Fitch lowers GDP forecast

Among other things, Fitch said China’s tough approach to Covid-19 is adding to global supply chain pressures, and disruptions to energy and food supplies from the fallout from the Russian-Ukrainian war “have a faster than expected impact on European inflation”. .”

Inflationary pressures are also building in the booming services sector, he said, “particularly in the United States and the United Kingdom, where tight labor markets are driving nominal wage growth.”

Fitch’s biggest revision is to its forecast for China, where it has cut its expectations by more than a percentage point: it now expects 3.7% growth in China this year, down from 4.8 % previously.

“The Shanghai lockdown will cause China’s GDP to fall in sequential quarterly terms in [the second quarter of 2022] and with the ‘zero momentum’ Covid-19 policy still in place, we don’t see a quick rebound,” he said in a report.

The rating agency’s growth forecast for the United States was also cut by 0.6 percentage point to 2.9%, and its forecast for the euro zone was cut by 0.4 percentage point to 2.6%.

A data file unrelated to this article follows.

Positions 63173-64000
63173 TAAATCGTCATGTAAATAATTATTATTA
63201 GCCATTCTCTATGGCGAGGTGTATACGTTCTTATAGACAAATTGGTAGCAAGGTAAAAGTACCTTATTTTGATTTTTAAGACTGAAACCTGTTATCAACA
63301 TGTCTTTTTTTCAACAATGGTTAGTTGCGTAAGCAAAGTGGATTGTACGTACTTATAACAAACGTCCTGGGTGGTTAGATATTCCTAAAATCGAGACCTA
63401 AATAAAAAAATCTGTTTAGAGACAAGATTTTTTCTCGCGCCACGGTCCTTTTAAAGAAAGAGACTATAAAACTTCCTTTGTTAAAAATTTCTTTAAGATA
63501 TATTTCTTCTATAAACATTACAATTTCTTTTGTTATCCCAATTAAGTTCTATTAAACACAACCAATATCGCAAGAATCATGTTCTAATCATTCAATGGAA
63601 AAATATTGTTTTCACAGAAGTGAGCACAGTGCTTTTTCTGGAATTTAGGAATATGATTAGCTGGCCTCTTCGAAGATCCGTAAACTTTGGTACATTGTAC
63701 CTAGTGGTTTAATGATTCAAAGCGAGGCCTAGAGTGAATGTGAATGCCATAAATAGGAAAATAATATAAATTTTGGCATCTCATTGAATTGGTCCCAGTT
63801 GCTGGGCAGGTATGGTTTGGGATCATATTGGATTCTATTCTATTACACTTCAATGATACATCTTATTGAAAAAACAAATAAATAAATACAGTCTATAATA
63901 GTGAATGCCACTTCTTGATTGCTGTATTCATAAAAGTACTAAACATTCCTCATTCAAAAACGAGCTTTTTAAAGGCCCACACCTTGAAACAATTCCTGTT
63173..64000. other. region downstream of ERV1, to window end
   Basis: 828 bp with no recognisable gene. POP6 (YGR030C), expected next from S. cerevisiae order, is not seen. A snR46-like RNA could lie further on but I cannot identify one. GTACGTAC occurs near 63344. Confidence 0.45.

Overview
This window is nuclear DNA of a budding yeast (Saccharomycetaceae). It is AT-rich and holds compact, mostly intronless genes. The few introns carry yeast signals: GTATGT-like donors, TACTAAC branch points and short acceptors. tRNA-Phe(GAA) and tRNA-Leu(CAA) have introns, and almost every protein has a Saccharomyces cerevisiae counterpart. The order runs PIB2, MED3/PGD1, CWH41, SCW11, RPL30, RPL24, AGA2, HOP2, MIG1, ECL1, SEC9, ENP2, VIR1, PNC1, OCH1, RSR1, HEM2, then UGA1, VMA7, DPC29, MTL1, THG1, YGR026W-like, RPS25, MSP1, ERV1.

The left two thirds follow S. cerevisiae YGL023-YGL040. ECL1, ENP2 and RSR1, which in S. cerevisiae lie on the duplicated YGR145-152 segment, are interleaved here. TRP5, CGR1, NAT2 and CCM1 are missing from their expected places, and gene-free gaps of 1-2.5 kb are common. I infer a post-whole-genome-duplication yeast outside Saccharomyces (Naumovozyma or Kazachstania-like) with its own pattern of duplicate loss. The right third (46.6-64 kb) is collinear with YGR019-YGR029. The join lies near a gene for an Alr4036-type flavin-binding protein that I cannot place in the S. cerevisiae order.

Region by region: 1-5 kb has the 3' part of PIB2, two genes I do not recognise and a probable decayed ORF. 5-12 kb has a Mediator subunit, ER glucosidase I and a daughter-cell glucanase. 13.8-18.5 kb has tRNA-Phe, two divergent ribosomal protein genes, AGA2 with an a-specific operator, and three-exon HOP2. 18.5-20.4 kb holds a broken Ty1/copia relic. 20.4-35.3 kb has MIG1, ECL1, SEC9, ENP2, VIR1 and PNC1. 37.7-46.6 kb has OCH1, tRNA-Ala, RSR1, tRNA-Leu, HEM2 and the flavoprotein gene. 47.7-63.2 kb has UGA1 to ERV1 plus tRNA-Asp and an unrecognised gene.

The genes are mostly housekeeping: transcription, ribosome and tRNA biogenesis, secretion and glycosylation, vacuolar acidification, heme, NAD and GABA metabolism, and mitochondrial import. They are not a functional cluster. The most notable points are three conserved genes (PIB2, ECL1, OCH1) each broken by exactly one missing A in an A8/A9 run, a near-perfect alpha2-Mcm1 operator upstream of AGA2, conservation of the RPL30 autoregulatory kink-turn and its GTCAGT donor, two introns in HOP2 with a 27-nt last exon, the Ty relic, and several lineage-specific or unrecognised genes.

“In the eurozone, inflation will weigh on real consumer incomes, and German industry is being hit by supply chain disruptions and China’s slowdown,” Fitch said.

In the United States, the economy has near-term momentum, Fitch said, “with consumer spending supported by strong job and nominal wage growth.”

However, he sees growth slowing in mid-2023 to “barely positive rates in quarterly terms on more aggressive monetary tightening.”

For 2023, Fitch sees US growth falling to just 1.5% – and slipping to 1.3% in 2024.

“Historical experience indicates a significant risk of recession in the United States following abrupt monetary tightening,” he said.

Fitch now expects the US Federal Reserve Board to raise interest rates to 3.0% by the fourth quarter of this year and 3.5% by the first quarter of 2023, which would take rates above the Fed’s estimates of the neutral rate at a “restrictive” level. “Political stance.

“The inflation challenges have become so pronounced that central banks are being forced to respond, abandoning earlier forecasts,” Brian Coulton, chief economist at Fitch, said in a statement. “The risk of inflation taking root as wage-price dynamics develop and price expectations rise is too great to ignore.”

The Bank of England is now expected to raise rates to 2% by the fourth quarter of this year and to 2.5% by the first quarter of 2023. The European Central Bank is now expected to raise rates by 100 basis points this year and an additional 50 basis points in 2023. .

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